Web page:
For almost 30 years, Abdullah Ocalan called for his people to wage war against the Turkish state.
On Thursday, the imprisoned founder of the banned Kurdistan Workers' Party made a historic call for dialogue with the government, as a letter from Ocalan was read in the Turkish Parliament.
"We for tens of years gave up our lives for this stuggle, we paid a price. We have come to a point at which the guns must be silent and ideas must talk," said the letter, read by Sirri Sureyya Onder of the pro-Kurdish Peace and Democracy Party, known as the BDP.
"I say in the witnesss of millions, a new period is beginning -- one in which not the gun, but politics is in the lead," the letter continued. "I say we have come to a point at which our armed elements should pull out of the borders. This is not giving up our struggle, it is about starting a new phase of struggle."
After decades of bloodshed from both sides that have cost tens of thousands of lives since 1984, there have been other recent signs of reconciliation.
In his ten years in power, Turkish Prime Minister Recep Tayyip Erdogan has loosened restrictions on expressions of Kurdish culture, which were forbidden for decades as being un-Turkish.
Over a week ago, Kurdish rebels handed over eight Turkish hostages in northern Iraq in a gesture of good will.
"This shows that there can be a democratic solution to the Kurdish issue," said Adil Kurt, a Parliament member from the BDP. He went to Iraq to help pick up the hostages and bring them back to Turkey.
The Kurdistan Workers' Party -- known by its initials in Kurdish, PKK -- is expected to begin leaving Turkish territory. It could announce that its armed wing will eventually lay down its weapons.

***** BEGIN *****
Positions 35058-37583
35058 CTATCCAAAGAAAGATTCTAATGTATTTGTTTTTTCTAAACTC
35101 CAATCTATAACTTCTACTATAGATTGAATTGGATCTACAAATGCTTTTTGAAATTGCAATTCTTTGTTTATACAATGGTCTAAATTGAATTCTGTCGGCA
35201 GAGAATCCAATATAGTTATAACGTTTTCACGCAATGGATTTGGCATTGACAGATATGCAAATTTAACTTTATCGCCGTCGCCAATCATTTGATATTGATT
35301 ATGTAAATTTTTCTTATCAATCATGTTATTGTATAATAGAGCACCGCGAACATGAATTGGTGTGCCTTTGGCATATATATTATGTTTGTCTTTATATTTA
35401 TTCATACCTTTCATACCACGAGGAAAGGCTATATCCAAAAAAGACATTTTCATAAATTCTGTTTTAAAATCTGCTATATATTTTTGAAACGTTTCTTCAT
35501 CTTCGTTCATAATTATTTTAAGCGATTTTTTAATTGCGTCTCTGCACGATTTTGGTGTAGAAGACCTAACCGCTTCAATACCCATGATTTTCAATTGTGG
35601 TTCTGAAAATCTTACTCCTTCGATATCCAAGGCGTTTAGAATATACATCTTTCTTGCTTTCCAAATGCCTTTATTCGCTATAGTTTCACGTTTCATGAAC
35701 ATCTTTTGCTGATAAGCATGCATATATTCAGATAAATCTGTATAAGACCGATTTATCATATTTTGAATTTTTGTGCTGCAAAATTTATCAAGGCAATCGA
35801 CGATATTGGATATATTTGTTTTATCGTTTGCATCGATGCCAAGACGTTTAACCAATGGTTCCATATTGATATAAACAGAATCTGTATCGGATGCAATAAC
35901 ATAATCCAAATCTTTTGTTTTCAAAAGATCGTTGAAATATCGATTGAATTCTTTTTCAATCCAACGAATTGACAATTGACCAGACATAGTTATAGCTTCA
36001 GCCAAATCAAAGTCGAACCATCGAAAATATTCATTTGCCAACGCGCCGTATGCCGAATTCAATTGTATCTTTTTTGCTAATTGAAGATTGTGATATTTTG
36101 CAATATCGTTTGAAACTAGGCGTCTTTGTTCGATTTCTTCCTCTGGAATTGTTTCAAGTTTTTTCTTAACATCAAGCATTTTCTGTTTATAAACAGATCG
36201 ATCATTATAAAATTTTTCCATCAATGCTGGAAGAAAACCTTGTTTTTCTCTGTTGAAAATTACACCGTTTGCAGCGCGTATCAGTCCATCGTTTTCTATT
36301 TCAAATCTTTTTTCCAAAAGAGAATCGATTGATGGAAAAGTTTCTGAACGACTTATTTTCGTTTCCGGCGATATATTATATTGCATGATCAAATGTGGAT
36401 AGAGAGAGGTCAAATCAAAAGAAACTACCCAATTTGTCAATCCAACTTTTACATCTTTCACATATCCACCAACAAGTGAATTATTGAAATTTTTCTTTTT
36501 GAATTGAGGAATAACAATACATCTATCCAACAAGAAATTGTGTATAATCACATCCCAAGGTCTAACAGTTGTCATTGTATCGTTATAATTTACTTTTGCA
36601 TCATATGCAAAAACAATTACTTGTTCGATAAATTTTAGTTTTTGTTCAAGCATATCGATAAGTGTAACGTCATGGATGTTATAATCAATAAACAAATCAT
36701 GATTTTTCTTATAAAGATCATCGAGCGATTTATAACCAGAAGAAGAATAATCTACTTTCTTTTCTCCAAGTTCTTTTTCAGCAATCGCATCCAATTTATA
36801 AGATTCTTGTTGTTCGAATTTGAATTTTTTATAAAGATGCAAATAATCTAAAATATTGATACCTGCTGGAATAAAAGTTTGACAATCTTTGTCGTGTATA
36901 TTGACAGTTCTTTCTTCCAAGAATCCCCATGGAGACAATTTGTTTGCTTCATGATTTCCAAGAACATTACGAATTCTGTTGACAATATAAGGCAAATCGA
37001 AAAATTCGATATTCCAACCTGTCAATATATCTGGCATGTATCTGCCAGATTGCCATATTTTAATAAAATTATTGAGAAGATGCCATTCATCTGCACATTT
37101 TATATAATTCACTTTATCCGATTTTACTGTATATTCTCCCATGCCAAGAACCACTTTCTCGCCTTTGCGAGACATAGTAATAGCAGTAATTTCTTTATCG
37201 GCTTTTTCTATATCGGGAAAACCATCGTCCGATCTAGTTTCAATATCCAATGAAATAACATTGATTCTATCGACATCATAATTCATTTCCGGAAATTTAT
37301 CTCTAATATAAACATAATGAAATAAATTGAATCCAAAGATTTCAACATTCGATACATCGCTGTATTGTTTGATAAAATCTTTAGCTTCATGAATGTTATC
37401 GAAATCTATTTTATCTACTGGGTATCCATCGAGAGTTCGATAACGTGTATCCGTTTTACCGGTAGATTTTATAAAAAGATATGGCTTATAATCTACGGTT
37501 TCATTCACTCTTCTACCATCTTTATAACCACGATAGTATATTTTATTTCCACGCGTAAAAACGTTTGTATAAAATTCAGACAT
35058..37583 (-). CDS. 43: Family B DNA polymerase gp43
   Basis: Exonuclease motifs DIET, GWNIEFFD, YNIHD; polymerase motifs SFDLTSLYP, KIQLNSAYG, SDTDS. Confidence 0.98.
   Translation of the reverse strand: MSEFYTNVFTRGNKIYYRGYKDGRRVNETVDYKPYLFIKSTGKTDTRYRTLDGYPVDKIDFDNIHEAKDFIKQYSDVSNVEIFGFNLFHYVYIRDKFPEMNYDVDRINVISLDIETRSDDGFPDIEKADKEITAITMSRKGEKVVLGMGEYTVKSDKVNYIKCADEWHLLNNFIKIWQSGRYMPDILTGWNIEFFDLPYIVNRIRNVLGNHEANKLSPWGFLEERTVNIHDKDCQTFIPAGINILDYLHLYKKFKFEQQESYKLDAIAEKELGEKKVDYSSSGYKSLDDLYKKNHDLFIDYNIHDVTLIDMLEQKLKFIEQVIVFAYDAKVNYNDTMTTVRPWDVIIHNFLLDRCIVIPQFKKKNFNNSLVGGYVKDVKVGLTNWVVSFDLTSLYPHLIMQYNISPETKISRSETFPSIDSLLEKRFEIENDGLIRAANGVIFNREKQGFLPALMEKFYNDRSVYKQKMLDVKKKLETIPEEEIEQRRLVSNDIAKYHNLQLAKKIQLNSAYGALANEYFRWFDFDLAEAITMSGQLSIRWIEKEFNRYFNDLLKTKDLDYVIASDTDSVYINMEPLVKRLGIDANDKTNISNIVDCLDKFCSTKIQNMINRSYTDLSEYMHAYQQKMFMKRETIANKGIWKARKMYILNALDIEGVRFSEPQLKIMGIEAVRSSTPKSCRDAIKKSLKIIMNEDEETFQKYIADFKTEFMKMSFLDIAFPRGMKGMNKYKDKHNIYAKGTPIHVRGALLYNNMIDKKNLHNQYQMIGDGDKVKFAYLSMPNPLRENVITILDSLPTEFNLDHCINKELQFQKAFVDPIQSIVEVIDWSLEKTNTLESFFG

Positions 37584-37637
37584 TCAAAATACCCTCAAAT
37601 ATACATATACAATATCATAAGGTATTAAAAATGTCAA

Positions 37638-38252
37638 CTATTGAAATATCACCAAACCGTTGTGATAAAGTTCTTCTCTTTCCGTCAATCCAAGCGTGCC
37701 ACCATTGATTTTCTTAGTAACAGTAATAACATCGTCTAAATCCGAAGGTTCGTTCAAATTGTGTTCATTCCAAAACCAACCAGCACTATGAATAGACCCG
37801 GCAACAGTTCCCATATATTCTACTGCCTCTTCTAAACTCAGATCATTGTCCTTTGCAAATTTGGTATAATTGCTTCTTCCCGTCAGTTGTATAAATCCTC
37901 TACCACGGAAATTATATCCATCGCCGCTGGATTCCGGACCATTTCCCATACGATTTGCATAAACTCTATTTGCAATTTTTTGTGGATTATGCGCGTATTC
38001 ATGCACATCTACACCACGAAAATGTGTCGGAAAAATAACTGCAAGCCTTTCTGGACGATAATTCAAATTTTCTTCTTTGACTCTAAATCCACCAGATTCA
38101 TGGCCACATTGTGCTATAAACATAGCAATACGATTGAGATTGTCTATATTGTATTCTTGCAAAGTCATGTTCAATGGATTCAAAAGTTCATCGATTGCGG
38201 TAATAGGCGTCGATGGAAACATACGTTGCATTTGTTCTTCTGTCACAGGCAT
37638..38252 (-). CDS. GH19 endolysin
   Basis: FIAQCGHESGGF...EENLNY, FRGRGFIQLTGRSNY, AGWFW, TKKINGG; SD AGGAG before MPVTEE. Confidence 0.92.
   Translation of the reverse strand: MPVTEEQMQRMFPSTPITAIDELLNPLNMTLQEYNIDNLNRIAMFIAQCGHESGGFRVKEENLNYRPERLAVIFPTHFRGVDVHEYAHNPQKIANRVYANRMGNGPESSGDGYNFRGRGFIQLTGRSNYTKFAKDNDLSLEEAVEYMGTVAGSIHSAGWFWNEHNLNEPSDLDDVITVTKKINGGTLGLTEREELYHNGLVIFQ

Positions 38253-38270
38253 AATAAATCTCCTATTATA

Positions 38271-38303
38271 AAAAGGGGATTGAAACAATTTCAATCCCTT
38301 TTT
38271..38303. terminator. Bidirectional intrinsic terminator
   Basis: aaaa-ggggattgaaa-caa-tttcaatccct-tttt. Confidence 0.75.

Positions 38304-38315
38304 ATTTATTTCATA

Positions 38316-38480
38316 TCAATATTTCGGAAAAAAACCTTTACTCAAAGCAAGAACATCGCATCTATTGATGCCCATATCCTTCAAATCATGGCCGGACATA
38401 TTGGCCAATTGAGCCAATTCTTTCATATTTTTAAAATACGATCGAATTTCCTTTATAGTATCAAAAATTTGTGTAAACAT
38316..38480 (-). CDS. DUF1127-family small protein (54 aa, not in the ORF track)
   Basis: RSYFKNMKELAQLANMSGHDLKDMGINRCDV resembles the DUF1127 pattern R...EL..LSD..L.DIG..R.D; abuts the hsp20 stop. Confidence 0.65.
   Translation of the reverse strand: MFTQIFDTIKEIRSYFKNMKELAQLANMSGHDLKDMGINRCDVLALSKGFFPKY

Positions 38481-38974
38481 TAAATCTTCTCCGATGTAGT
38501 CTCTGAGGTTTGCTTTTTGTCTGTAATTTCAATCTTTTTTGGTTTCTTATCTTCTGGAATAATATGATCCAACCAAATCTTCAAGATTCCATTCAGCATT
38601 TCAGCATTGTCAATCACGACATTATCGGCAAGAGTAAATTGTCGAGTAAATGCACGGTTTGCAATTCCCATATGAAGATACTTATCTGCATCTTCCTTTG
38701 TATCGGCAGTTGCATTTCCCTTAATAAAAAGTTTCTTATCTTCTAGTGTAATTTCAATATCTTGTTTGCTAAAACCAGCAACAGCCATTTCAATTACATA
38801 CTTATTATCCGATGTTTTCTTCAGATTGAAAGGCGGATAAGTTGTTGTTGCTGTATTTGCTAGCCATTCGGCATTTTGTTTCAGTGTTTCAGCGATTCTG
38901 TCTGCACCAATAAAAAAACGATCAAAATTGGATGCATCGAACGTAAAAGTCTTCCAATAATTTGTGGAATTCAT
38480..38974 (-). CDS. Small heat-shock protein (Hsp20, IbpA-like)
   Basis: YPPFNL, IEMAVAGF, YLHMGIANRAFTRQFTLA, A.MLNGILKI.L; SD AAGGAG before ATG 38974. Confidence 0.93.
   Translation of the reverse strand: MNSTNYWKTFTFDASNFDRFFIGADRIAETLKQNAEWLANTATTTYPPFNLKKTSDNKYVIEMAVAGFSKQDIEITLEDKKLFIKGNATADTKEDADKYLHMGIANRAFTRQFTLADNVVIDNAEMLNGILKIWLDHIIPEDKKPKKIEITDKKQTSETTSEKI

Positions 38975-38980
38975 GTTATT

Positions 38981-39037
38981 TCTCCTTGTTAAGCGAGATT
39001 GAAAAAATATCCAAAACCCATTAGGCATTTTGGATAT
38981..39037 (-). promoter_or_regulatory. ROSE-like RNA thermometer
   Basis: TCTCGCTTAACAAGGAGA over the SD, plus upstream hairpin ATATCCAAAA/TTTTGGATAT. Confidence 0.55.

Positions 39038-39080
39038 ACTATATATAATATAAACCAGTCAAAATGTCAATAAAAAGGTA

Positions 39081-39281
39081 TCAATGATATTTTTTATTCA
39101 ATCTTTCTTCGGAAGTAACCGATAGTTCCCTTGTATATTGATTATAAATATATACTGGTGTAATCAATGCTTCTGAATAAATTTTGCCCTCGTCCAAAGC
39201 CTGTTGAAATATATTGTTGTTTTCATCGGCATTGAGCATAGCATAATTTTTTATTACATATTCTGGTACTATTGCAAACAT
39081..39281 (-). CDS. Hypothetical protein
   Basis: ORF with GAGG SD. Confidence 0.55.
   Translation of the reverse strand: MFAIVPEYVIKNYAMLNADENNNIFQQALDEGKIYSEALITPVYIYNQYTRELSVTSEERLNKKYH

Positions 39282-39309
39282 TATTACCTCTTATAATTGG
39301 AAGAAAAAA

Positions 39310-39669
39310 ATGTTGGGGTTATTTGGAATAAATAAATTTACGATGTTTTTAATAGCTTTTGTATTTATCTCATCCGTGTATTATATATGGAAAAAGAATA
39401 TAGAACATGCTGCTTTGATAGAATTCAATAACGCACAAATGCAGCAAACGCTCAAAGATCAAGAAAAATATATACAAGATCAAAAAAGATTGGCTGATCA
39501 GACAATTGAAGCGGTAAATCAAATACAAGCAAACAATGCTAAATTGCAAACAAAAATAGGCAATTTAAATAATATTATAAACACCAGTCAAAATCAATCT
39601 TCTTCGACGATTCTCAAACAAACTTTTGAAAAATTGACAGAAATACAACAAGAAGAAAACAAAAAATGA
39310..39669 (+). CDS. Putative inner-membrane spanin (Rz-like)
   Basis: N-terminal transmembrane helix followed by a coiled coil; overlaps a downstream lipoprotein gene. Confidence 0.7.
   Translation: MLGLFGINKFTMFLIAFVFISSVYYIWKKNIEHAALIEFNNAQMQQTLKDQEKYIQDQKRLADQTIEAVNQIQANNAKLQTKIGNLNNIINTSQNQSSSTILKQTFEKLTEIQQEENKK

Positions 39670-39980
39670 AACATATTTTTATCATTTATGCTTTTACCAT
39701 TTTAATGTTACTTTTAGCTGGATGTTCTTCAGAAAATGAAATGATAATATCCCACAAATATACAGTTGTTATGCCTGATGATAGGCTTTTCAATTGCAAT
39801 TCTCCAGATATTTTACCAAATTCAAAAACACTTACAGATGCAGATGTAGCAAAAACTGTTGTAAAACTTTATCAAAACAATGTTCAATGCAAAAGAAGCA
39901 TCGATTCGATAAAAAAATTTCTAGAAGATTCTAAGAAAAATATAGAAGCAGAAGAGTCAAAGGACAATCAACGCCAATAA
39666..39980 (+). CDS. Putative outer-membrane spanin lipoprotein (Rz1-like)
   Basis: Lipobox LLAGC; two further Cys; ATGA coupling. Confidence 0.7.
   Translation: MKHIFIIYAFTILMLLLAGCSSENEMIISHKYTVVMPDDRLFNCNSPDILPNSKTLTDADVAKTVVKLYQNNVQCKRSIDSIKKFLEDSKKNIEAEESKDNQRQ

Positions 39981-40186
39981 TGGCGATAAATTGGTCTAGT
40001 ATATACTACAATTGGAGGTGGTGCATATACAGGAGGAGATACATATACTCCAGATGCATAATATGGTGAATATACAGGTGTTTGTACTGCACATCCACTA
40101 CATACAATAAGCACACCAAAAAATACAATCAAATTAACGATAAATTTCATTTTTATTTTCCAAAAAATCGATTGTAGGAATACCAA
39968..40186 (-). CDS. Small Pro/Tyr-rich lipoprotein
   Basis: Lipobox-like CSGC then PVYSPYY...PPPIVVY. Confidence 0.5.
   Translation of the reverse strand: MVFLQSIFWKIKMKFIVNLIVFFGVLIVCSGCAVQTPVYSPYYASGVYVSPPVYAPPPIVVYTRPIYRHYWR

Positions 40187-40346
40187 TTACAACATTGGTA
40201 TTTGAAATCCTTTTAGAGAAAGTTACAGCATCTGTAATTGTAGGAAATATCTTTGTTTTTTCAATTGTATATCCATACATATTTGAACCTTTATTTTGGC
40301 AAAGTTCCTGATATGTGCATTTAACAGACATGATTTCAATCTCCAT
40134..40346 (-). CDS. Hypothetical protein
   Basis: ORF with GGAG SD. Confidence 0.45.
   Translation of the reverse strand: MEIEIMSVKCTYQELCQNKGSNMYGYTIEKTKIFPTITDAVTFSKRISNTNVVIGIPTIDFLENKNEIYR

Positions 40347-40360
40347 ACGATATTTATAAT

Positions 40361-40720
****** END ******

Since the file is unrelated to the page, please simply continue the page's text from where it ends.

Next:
Counterdemands are not yet known, but the PKK in the past has insisted upon collective rights as an ethnic group, which are anchored in a new constitution, as well as a degree of autonomy in governing Kurdish areas.
Kurds are a nation without a nation. The ethnic group, with its own languages and customs, straddles the borders of Iran, Iraq, Syria and Turkey. Kurds are a sizable minority and make up nearly 20% of the population of Turkey.
The bloody conflict
Starting in 1984, Ocalan called for the PKK to carry out bloody attacks in retaliation against cultural suppression, particularly attempts to stamp out the Kurdish language. His ultimate goal has been the formation of a Kurdish state in Turkey's rural southeast, which has a predominantly Kurdish population.
The campaign resulted in countless bombings, armed attacks, and hunger strikes. Kurdish protesters demanding autonomy have also often set themselves on fire in public places.
The PKK, which has a Marxist-Leninist philosophy, at first carried out attacks in rural areas but moved into cities in the 1990s and expanded to include Turkish diplomatic interests in Western Europe, according to the U.S. State Department.
By 1998 it counted up to 15,000 guerrillas and had thousands of sympathizers in Europe.
The PKK also bombed hotels and kidnapped tourists to damage Turkey's booming tourism industry, the State Department said.
Human rights organizations have accused Turkish security forces of summarily executing Kurds and allowing others to die in custody, as well as the additional killings of thousands of Kurds.
Human Rights Watch has called for the prosecution of those involved.
After the fall of dictator Saddam Hussein in neighboring Iraq, ethnic Kurds in Turkey's north have gained more autonomy and prosperity. The PKK has operated out of the region.
Iraq refused the Turkish government's requests to intervene. Turkey's military has gone after rebel pockets in Iraq's north with aerial shelling.
The Turkish government has declared the PKK a terror organization, as has its ally the United States.